Netanyahu succeeded, in part, thanks to the yawning gap in political experience between himself and Gantz, the former military chief of staff who entered politics just 18 months ago. At 70, Netanyahu has been in politics for more than three decades. He demonstrated remarkable stamina during the election campaigns, compared to Gantz.

“It’s always premature to eulogize Benjamin Netanyahu. I’ve listened to what political analysts say for years, ‘This is the last year for Netanyahu.’ He is a master politician,” said Michael Oren, a former ambassador to the United States who worked closely with Netanyahu.

“Think of what he has done in the last two years: He has fended off the police, the state prosecutor, the whole judiciary, an attempted coup within his own party, three elections, an intermittent crisis on the Gaza border, and now the coronavirus. And the guy is still standing.”

Netanyahu’s Likud party won a three-seat advantage over Blue and White in the last election, but his coalition of religious and right-wing parties remained three seats short of a 61-vote majority in the Knesset.

Time and again throughout three post-election negotiating stints, Netanyahu was able to rally those allies—his so-called parliamentary bloc—and potential rivals from his own party to prevent defections to Gantz.

“Allies in the bloc behaved like a franchisee of Netanyahu. They showed utter loyalty and devotion, even in the face of cannibalizing themselves. It’s like they agreed to a noncompete clause,” said Mitchell Barak, a pollster and a former Netanyahu staffer.  

But Gantz had a weak political hand to play. Despite receiving a mandate from President Reuven Rivlin to form a government last week, giving him a month’s time for coalition haggling, Gantz faced serious challenges uniting political parties in the center and left of the political spectrum.

“To me this is the best possible outcome,” Oren said. “We have a government that enables us to deal with the crisis better, it will help us interface with the U.S. administration, and the peace plan. It’s a government which, if Iran decides to come to blows with us, will be able to grapple with that challenge.”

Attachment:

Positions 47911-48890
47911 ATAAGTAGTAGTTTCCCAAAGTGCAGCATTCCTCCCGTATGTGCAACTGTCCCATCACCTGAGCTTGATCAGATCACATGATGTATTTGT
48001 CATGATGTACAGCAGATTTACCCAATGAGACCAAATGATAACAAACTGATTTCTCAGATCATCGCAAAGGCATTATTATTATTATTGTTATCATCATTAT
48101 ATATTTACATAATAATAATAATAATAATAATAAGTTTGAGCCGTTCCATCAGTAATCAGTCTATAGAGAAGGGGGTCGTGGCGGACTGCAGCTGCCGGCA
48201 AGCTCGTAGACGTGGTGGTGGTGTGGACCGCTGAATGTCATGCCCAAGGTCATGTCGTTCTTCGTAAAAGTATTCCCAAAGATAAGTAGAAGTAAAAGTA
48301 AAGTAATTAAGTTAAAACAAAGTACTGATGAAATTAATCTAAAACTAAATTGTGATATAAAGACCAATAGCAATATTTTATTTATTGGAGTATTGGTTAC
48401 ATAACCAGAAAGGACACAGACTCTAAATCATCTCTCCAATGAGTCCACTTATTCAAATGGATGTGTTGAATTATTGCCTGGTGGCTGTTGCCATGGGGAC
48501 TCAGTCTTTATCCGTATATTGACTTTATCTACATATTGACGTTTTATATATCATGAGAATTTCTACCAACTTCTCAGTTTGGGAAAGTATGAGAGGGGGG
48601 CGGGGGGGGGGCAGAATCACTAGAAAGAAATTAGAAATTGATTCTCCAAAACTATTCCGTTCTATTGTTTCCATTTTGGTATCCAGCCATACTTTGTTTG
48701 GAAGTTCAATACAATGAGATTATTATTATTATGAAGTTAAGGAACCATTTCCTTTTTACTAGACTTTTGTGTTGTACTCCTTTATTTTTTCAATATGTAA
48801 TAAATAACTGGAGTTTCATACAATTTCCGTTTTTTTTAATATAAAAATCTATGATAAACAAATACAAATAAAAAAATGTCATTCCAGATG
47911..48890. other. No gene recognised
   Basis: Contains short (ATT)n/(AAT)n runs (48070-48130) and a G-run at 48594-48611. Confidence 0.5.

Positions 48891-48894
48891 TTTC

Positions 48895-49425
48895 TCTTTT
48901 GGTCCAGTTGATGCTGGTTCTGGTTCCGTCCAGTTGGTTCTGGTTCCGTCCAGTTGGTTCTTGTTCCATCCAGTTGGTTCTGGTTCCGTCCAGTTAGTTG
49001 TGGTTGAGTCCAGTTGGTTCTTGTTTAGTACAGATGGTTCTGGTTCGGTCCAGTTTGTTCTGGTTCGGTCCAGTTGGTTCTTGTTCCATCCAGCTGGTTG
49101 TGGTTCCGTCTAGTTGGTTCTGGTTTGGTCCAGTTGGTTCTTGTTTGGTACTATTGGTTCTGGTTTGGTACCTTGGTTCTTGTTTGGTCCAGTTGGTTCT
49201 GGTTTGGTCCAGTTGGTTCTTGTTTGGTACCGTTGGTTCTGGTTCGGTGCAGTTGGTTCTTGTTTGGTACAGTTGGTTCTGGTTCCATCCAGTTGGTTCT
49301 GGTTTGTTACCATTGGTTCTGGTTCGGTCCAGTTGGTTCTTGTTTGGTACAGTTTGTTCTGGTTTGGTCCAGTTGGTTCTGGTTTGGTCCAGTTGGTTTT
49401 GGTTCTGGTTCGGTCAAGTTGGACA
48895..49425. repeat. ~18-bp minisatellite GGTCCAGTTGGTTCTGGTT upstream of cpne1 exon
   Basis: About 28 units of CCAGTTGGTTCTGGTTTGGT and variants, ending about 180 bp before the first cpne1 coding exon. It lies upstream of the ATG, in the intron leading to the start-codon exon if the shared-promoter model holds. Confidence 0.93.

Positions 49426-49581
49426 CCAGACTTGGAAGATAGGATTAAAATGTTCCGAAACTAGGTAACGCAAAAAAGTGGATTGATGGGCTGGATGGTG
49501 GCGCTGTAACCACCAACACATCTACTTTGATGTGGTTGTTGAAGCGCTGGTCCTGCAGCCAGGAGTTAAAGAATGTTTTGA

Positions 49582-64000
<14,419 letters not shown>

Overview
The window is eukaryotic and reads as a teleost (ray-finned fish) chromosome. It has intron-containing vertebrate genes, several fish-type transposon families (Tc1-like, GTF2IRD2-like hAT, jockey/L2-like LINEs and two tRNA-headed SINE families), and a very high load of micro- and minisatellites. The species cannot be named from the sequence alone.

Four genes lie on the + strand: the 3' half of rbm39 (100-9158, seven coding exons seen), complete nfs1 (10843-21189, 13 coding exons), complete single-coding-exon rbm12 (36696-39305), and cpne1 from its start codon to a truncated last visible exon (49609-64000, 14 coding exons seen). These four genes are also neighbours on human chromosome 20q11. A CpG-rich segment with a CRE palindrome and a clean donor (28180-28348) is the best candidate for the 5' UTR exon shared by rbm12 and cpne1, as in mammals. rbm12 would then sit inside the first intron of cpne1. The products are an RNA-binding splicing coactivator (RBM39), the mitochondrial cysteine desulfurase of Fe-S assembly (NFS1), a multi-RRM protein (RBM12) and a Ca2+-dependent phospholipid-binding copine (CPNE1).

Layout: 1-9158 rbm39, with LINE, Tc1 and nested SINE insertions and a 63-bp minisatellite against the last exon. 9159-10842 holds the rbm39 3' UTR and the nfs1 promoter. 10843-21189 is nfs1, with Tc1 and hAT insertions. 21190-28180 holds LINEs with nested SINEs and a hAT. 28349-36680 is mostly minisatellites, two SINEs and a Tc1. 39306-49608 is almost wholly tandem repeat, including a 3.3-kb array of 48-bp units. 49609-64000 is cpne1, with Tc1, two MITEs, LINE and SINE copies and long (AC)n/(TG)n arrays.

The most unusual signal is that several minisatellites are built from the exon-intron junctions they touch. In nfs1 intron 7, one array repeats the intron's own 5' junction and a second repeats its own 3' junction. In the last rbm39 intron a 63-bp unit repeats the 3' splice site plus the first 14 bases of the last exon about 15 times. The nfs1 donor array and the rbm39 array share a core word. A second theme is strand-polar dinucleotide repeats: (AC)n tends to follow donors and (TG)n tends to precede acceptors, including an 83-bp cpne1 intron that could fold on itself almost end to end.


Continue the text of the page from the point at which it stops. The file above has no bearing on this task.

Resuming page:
Israeli left-wingers and Arab politicians mourned the lost opportunity to form a coalition with the support of the Arab-led Joint List, which represents the country’s one-fifth minority—a potential signal event. Gantz had indicated in recent weeks that an emergency coalition should include “all parts” of the Israeli politic, apparently referring to the Joint List. No Arab-led party has ever taken part in a governing coalition.

“Never misses an opportunity to miss an opportunity,” tweeted Ayman Odeh, the leader of the Joint List, sarcastically invoking the mantra used by Israelis to mock the Palestinian leadership. He was referring to Gantz.

Gantz is serving as speaker of the parliament while coalition negotiations with Netanyahu proceed—giving him the some leverage in the talks. As speaker, Gantz could move for the passage of a law banning candidates facing indictment from standing for parliament, dealing a blow to Netanyahu’s long-term political survival.

But Gantz seems unwilling to wage that kind of political warfare as long as Israel reels from the pandemic. The country has gone under lockdown and hospitals are strained, as some 3,000 Israelis have been infected.

Some Netanyahu critics saw an advantage to the deal. With Gantz in the government, Netanyahu would have a hard time pursuing parts of his right-wing and religious agenda, including limiting the powers of the Supreme Court and promoting annexation of Jewish settlements in the West Bank.

But many other moderates seemed distraught by the turn of the events.

“You betrayed all of your promises and the people who followed you,” said a disappointed Lior Schleien, the host of a popular political satire show, in a video. “Where are all of your declarations about how Bibi shouldn’t be prime minister?”

Joshua Mitnick is a journalist based in Tel Aviv. Twitter: @joshmitnick